Categories of Special Interest
Architectural, Artistic, Historical, Social
In Use As
1830 - 1835
Detached four-bay double-height Catholic church, dated 1831, on a cruciform plan comprising two-bay double-height nave opening into single-bay (single-bay deep) double-height transepts centred on single-bay double-height chancel to crossing (west); single-bay three-stage tower to entrance (east) front on a square plan. Renovated with sanctuary reordered. Pitched slate roof on a cruciform plan, ridge tiles with Celtic Cross finial to apex (west), and cast-iron rainwater goods on cut-limestone eaves retaining cast-iron downpipes. Pebbledashed walls on rendered chamfered plinth; rendered, ruled and lined surface finish (west). Pointed-arch window openings with cut-limestone Y-mullions, and cut-limestone surrounds having chamfered reveals framing storm glazing over fixed-pane fittings having leaded stained glass panels. Pointed-arch door opening (tower) with concrete threshold, and cut-limestone surround having concave-detailed reveals framing timber boarded double doors. Pointed-arch openings (bell stage) with cut-limestone voussoirs framing louvered fittings. Interior including vestibule (east); pointed-arch door opening into nave with glazed timber panelled double doors having overlight; full-height interior with choir gallery (east), central aisle between timber pews, timber boarded wainscoting supporting carved timber dado rail, Gothic-style stations between stained glass windows, carpeted stepped dais to sanctuary to crossing (west) reordered with Gothic-style reredos, and moulded plasterwork cornice to ceiling with decorative plasterwork ceiling roses. Set in landscaped grounds.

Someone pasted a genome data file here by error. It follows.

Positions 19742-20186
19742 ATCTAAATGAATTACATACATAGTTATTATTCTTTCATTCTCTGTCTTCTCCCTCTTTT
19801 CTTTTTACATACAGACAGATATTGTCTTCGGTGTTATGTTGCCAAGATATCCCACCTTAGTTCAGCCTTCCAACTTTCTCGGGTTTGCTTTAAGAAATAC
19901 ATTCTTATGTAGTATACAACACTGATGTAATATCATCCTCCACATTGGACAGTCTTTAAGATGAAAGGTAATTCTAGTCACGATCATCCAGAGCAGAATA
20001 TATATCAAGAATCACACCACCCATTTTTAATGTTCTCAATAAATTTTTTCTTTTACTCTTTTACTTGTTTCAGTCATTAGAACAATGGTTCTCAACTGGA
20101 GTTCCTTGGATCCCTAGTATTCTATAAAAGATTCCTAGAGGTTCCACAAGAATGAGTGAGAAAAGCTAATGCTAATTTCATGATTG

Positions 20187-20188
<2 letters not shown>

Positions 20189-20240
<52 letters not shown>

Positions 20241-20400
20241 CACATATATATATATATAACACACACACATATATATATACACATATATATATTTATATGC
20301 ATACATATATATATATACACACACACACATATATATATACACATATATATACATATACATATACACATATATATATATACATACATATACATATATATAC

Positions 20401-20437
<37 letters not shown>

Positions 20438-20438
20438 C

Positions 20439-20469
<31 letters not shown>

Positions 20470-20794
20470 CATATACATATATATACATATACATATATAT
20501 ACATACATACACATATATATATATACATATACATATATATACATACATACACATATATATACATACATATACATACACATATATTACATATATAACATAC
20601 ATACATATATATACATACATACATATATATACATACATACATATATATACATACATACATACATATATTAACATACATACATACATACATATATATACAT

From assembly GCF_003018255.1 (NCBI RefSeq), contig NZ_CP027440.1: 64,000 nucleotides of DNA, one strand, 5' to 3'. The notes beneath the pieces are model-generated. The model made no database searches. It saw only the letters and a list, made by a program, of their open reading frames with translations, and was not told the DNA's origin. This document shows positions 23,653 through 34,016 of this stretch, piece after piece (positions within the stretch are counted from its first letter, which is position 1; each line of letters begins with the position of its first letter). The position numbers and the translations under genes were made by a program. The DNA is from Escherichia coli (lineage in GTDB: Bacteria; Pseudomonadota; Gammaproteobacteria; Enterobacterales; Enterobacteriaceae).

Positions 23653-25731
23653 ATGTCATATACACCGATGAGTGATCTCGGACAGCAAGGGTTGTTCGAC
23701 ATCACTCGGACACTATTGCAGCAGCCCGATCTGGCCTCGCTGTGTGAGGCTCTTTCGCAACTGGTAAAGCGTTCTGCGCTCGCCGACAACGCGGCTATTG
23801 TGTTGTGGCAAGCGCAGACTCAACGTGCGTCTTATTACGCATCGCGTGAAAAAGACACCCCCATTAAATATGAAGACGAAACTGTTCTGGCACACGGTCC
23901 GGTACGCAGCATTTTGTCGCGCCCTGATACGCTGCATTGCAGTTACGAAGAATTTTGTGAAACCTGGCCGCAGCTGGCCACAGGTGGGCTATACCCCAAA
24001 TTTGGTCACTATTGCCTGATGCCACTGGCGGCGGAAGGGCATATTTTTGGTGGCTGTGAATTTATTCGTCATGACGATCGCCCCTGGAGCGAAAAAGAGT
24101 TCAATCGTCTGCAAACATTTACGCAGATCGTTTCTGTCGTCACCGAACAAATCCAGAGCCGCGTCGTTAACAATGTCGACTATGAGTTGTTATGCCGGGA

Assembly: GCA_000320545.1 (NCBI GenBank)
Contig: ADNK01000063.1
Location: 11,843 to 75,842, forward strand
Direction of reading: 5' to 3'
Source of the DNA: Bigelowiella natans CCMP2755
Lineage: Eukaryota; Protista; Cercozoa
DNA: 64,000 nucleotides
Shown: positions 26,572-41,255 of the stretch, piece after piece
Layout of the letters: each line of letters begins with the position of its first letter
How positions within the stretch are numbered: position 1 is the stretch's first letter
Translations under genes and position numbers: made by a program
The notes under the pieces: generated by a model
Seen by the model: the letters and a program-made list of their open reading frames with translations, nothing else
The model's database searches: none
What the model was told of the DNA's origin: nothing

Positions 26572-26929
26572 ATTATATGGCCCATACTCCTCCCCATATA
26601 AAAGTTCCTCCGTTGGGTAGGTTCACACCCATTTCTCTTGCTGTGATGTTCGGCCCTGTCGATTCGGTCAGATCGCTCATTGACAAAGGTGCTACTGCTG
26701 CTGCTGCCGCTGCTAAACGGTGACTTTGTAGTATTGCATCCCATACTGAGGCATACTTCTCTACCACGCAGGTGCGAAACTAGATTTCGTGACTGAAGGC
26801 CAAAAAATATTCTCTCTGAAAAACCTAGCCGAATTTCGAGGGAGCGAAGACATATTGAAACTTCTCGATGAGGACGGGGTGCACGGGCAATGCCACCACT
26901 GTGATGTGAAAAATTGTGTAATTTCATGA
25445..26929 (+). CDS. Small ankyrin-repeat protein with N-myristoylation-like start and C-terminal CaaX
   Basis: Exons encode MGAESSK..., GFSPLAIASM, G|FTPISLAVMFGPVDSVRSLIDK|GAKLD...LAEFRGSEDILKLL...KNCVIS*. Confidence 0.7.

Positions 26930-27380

A church 'Erected by the Exertions of The Revd. R. [Raymond] HARGADON [d. 1833] & Parishioners A.D 1831' representing an integral component of the ecclesiastical heritage of County Galway with the architectural value of the composition, one showing the hallmarks of a period of construction coinciding with the dismantling of the Penal Laws under the Roman Catholic Relief Act, 1829, suggested by such attributes as the cruciform plan form, aligned along an inverted liturgically-correct axis; the "pointed" profile of the openings underpinning a contemporary Georgian Gothic theme; and the Irish battlements embellishing the tower as a picturesque eye-catcher in the landscape.